Reports on the inevitable death of the fossil fuel industry are overdone (assuming it isn’t kidnapped in the middle of the night by the next administration and murdered by litigation, regulation and executive fiat). One reason is the advance of technology to remove CO2 and methane from oil and gas activities. Some examples:

Researchers at MIT have devised a system to remove CO2 from the atmosphere efficiently. The process, called “Fordaic electro-swing reactive adsorption for CO2 capture”, should help with global warming.

A U S Department of Energy spokesman believes that as the United States formally moves to exit the Paris Agreement the United States can lead in the reduction in fighting the climate threat. This is not a particular popular opinion among Europeans and others. One basis for the optimism was that U.S. carbon dioxide emissions had fallen by 14% between 2005 and 2017.  He cited the development of liquid natural gas and its potential to be converted into cleaner hydrogen, capturing and sequestering carbon dioxide and advances in coal-fired boilers.

Many producers are making the effort to reduce methane emissions. Pioneer is one of them, and reports that its rate of emissions is 1 percent of production and chides other producers for not following suit. Confession: this report, which is really a Pioneer press release, looks a whole lot like virtue signaling. although if they are lowering emissions like they say they are, they have the right to brag.

Jude Clemente posits in Forbes that it is “simply untrue” that methane emissions from oil and gas is the main reason why we must jettison these essential sources of energy and pivot to renewable energy to save the planet. All areas of the industry have significantly cut emissions, which bodes well for clean and economical energy. Read the article itself for details.

The Houston Chronicle reports that Baker Hughes is deploying a fleet of turbines that would use excess natural gas from drillsites to power hydraulic fracturing equipment.The company calls it Electric Frack Technology This development will reduce gas flaring and CO2 emissions from people and equipment in remote locations. Operators are estimated to be burning off 104 BCF per year of gas instead of shipping it to market. This is a reflection, not of the industry’s desire to waste a valuable asset, but of the lack of pipeline capacity and the economic decision to sacrifice a less value resource (gas, considering BTU content) in order to produce a more valuable resource (oil).

To be fair, David Blackmon, also in Forbes, says E-fracking is not a panacea and the industry is not doing a good enough job in reducing flaring.

Musical interlude – unexpected cover song edition

Allison Krause covers the best non-Nobel-winning songwriters ever.

Sheryl Crowe does Lou Reed?


Co-author Rusty Tucker

Scribner v. Wineinger, et alaffirms that acquisition of a Texas oil and gas leasehold by limitations is not defeated if the adverse possessor’s acknowledgement of a claimant’s title comes too late.

Transaction history

Scribner’s father conveyed all of the interest to his son by the “2002 Assignment” but Scribner was unaware of the instrument until 2016. (Thanks, Dad!) In 2010, the executor of the estate of the now-deceased father assigned the interest to Latigo. Scribner, ignorant of the windfall, didn’t claim ownership. By a series of assignments between 2010 and October 2016, Parra et al (including Wineinger) obtained the interest. During that time Parra and its predecessors operated the lease, received the revenue, and paid the taxes. Continue Reading Limitations Title Not Precluded by Late Acknowledgment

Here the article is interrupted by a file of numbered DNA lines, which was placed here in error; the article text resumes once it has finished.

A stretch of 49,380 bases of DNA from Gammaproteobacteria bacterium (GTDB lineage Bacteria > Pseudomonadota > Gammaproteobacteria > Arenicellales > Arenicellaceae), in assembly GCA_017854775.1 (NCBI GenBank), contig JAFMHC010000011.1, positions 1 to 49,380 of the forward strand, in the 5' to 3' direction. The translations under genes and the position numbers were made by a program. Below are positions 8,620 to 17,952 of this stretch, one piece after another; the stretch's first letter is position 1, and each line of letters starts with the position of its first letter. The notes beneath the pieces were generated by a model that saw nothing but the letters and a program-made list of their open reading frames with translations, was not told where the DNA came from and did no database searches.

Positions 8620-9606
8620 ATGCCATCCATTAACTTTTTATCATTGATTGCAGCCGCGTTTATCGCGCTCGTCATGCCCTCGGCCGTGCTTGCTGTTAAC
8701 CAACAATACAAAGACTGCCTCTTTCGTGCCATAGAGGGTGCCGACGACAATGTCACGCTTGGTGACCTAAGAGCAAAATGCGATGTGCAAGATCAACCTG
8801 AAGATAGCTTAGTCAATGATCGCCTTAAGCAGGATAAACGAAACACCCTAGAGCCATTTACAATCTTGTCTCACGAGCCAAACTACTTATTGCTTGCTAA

The 2019 Texas legislature enacted a new Property Code Section 5.152 to protect mineral and royalty owners from a certain species of fraudulent transactions perpetrated on trusting and/or naïve and/or out of state mineral owners. Ethan Wood and I wrote about the scam when it made its way into the courthouse.

How the scam worked

The grifter, fronting for a company with a name similar to a reputable operator, would approach the owner with an oil and gas “lease” of minerals or royalty that were already subject to an existing lease. Except that the lease was actually the sale of the mineral or royalty interest at a bargain price. The scammers would then invoke arbitration provisions they had written into the conveyance, and relying on the confidential nature of the arbitration process, would stifle publicity of the inevitable dispute.

Continue Reading Fake Mineral Leases Thwarted by the Texas Legislature

Under Louisiana law, does the operator’s bad faith preclude recovery for the non-operator’s breach of a joint operating agreement if the operator caused the non-operator to breach the JOA but did not itself breach?

Apache’s choice

In Apache Deepwater, LLC v. W&T Offshore, Inc., the litigants were parties to a JOA for operations on offshore deepwater wells. Apache proposed to use two drilling rigs or P&A three wells at a much higher cost than a vessel that had been considered for the operation. W&T contended that Apache’s proposal was for the purpose of offloading to W&T half of $1 million per day stacking costs of a bad rig contract. Apache’s AFE for the P&A using the two rigs was $81 to $104 million, which would be cheaper for them (but not in total) than the alternative. Apache’s story was that the federal regulators would not have approved the original vessel for the operation after Deepwater Horizon.